An estimated 76 million people worldwide are affected by autism - current figures suggest that 1 in 100 people live somewhere along the autism spectrum, though many remain undiagnosed. Frequently, autism occurs alongside other conditions, such as anxiety or depression. Yet despite autism’s prevalence and impact, the church remains slow to adapt, with responses that are often poorly informed and irresponsible. In Autism and the Church Grant Macaskill provides a careful, attentive, and sustained analysis of the reality of autism within the church and how this should be approached theologically.
Macaskill demonstrates that attempts to read the Bible with reference to autism are often deficient because they move too quickly from the study of particular texts to claims about the condition and how it should be viewed. This leads some Christians to see autism as something that should be healed or even exorcised. Macaskill instead invites readers to struggle with the biblical canon, in ways shaped by the traditions of the early church, to a process of interpretation that calls upon the church, following Christ’s teaching, to cherish those who experience autism as part of the diverse gifting of Christ’s body. Accordingly, he calls churches to consider the implications of autism in their congregations and to explore how best to accommodate the particular needs of persons with autism in public worship and pastoral care, while valuing their distinctive contribution. In short, Macaskill challenges the church to "think biblically" about autism.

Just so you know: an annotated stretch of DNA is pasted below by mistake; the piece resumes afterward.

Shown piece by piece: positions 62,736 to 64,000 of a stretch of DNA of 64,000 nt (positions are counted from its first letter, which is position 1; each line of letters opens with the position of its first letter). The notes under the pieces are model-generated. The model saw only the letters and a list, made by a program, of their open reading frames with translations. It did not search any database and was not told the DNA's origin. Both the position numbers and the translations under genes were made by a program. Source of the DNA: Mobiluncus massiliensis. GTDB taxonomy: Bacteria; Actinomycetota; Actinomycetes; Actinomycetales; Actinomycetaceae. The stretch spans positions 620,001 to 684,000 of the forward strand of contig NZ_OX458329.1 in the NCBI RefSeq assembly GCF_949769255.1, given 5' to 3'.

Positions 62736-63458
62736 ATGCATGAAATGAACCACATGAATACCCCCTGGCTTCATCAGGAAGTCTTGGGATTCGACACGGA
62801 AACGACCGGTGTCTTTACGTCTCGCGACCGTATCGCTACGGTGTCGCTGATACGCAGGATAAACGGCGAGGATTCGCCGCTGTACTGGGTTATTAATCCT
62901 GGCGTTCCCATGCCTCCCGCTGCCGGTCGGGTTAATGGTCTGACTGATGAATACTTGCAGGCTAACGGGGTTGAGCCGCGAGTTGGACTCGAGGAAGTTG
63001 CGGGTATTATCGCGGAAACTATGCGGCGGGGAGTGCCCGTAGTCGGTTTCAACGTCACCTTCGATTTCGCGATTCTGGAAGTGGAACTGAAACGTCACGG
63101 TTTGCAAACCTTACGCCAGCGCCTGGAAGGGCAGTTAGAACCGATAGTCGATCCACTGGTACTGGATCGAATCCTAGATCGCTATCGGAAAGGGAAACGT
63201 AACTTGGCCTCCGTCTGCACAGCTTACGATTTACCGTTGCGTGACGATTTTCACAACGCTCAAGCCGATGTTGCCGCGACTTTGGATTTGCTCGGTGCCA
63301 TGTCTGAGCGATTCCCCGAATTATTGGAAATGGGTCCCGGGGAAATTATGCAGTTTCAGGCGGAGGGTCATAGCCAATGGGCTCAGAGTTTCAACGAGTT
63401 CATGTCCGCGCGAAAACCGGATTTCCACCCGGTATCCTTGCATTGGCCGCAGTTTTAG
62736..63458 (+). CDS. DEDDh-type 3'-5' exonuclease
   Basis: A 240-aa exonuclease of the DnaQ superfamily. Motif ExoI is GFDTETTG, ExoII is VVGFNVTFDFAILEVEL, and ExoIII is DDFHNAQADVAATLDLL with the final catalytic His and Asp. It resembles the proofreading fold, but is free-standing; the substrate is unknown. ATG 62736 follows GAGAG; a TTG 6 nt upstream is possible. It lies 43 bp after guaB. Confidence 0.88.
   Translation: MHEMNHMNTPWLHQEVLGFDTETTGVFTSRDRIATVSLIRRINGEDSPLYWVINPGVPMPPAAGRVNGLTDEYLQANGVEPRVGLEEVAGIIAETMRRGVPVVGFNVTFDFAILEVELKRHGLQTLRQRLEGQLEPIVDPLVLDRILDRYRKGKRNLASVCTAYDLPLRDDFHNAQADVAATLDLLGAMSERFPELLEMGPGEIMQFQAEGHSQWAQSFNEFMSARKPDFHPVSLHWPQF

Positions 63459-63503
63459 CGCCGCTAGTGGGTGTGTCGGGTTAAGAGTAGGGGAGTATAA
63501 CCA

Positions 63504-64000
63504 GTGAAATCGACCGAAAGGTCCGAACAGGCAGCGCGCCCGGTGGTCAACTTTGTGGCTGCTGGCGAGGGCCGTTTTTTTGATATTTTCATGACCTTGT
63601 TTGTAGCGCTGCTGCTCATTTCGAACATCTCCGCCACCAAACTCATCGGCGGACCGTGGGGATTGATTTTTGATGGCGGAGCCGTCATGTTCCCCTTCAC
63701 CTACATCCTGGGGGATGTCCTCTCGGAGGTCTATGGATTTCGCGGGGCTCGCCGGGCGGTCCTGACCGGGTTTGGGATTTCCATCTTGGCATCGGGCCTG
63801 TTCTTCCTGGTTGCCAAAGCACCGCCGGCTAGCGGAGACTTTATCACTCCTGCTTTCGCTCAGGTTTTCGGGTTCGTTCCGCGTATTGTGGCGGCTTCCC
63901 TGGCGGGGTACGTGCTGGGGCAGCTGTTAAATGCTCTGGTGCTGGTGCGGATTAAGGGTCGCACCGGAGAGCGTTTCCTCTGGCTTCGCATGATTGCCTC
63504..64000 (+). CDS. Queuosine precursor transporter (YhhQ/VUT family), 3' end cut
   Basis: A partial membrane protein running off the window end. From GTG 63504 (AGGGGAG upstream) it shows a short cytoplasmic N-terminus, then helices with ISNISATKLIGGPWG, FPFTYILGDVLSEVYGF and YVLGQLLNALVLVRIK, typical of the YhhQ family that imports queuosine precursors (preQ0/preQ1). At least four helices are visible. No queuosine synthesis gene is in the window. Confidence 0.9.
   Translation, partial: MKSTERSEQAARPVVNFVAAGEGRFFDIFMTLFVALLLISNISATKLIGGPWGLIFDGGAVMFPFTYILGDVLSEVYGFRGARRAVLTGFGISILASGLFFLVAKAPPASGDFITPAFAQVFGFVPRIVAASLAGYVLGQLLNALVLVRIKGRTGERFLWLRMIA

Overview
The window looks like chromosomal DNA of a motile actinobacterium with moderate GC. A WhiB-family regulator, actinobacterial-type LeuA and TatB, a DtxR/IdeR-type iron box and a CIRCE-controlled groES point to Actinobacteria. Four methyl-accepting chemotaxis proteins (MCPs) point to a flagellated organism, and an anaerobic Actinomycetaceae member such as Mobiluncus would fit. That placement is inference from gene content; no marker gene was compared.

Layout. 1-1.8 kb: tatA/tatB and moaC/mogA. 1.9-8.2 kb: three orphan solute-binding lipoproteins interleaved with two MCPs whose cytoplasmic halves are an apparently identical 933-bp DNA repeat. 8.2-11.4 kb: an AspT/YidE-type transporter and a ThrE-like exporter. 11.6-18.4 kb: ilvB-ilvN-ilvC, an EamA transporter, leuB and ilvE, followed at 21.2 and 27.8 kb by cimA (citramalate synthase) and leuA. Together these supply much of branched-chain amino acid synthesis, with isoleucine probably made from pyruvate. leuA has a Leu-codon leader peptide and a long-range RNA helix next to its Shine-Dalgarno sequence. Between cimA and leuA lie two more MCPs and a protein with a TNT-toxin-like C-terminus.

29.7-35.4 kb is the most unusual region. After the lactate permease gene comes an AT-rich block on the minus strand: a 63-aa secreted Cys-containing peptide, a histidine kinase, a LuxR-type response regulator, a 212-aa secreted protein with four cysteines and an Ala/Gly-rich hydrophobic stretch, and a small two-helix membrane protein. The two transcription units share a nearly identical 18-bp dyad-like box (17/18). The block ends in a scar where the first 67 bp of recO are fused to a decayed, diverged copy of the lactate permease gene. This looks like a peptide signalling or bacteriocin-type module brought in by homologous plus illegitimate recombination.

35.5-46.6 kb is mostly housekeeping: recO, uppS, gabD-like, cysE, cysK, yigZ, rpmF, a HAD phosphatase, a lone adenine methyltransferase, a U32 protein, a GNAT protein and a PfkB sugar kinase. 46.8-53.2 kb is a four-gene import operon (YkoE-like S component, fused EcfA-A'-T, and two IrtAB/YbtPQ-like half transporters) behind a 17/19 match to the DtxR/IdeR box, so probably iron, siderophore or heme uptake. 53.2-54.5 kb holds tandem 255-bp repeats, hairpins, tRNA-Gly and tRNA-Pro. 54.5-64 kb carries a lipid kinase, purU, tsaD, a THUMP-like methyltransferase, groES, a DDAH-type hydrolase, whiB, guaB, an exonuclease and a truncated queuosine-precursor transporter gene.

Autism and the Church teaches readers that those with autism belong to the church, demonstrating that, if responsibly read, the Bible provides a resource that enables the church to recognize the value of those with autism. Macaskill shows how the Bible can help both individuals and church bodies flourish, even as the church deals faithfully with the opportunities and challenges that come with understanding autism. He writes as a biblical scholar intimately familiar with the experience of autism, dealing honestly with the real difficulties that can accompany the condition, while challenging misconceptions.